A story in the New York Times reports happily that the United States, being cash-poor, is now weighing asset sales in order to reduce the deficit. The move seems to have attracted all sorts of bipartisan support, which makes it just the right thing to do. Which it is. But the story raises some troublesome complications about how the United States chooses to do business
The assets that are listed for sale are a motley group that include “an island, courthouses, maybe an airstrip, generally idle or underused vehicles, roads, buildings, land — even the airwaves used to broadcast television.” The only thing that they have in common is that they are all more valuable in private hands than they are in public ones.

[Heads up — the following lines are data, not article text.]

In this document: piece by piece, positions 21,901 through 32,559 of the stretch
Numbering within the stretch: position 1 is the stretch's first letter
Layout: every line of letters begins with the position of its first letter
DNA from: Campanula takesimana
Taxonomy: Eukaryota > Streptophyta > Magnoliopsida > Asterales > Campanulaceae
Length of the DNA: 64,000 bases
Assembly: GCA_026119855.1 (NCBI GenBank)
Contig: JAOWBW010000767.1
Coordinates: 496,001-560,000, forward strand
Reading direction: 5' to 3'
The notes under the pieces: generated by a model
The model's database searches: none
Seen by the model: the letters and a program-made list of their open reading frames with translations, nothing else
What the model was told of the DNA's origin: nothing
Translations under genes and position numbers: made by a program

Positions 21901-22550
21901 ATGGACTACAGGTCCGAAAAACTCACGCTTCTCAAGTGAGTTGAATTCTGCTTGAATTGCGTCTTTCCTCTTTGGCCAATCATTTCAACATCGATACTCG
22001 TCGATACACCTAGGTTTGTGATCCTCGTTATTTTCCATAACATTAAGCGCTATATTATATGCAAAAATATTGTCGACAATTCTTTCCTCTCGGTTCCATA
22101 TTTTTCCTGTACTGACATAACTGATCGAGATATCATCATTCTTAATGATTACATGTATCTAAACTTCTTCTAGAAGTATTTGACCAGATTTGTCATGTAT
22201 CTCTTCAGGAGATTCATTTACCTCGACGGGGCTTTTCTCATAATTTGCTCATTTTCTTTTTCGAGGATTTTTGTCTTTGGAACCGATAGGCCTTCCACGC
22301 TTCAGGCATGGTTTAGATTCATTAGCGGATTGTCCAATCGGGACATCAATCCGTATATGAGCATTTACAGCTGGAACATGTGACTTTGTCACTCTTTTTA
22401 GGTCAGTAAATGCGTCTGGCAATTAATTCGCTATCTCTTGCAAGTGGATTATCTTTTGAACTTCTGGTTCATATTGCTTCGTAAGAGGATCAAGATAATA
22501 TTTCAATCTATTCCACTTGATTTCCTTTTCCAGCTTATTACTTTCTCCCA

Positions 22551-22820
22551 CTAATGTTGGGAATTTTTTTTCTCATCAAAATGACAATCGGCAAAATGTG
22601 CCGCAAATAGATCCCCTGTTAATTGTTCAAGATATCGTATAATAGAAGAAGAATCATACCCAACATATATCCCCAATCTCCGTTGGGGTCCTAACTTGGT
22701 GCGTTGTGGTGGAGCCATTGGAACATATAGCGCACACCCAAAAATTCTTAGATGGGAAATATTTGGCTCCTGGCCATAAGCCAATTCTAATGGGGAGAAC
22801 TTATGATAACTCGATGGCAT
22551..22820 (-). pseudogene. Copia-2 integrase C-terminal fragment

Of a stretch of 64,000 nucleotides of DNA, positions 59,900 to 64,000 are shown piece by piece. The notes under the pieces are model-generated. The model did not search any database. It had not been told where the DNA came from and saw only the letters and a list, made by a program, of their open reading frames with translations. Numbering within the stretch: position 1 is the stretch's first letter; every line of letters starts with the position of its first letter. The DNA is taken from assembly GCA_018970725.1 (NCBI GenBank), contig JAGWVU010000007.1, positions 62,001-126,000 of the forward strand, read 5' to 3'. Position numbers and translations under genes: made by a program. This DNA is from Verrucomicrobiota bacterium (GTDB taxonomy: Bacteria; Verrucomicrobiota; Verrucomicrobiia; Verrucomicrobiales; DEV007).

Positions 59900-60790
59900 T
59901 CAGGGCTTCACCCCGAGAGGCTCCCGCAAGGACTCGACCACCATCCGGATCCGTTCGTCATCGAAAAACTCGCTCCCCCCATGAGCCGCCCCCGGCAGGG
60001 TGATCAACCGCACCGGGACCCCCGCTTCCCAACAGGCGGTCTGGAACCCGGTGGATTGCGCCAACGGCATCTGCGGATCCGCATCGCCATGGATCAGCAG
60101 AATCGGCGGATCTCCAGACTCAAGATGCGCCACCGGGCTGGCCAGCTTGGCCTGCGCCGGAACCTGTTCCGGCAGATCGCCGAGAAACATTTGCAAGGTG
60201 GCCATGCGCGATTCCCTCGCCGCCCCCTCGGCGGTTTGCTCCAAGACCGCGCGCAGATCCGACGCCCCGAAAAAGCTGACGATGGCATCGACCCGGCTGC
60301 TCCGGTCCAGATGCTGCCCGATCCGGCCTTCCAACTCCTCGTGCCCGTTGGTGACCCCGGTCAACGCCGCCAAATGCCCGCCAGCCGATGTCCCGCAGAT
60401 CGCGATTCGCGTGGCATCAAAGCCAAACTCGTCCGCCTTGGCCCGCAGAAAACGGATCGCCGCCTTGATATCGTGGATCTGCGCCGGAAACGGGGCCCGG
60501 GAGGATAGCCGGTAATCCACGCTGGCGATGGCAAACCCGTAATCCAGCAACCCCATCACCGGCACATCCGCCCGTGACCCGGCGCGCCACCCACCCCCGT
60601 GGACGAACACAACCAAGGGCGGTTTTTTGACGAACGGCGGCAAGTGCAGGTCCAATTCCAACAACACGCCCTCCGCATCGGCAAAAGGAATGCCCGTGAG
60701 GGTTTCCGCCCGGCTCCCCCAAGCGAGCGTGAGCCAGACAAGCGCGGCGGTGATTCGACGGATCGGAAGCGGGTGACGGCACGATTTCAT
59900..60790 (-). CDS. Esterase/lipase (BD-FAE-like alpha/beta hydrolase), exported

Yet if that is the case, two queries have to be raised. The first is why is it taking so long to arrange for these assets sales. In principle, the properties should have been sold off the moment that they became redundant, just was ultimately done once various U.S. military bases were decommissioned.
Second, if that sale had been done in good times, there would be very little left to sell today. But it is not a blessing in disguise to have these assets to offer some tiny set-off to the huge overhang of government liabilities.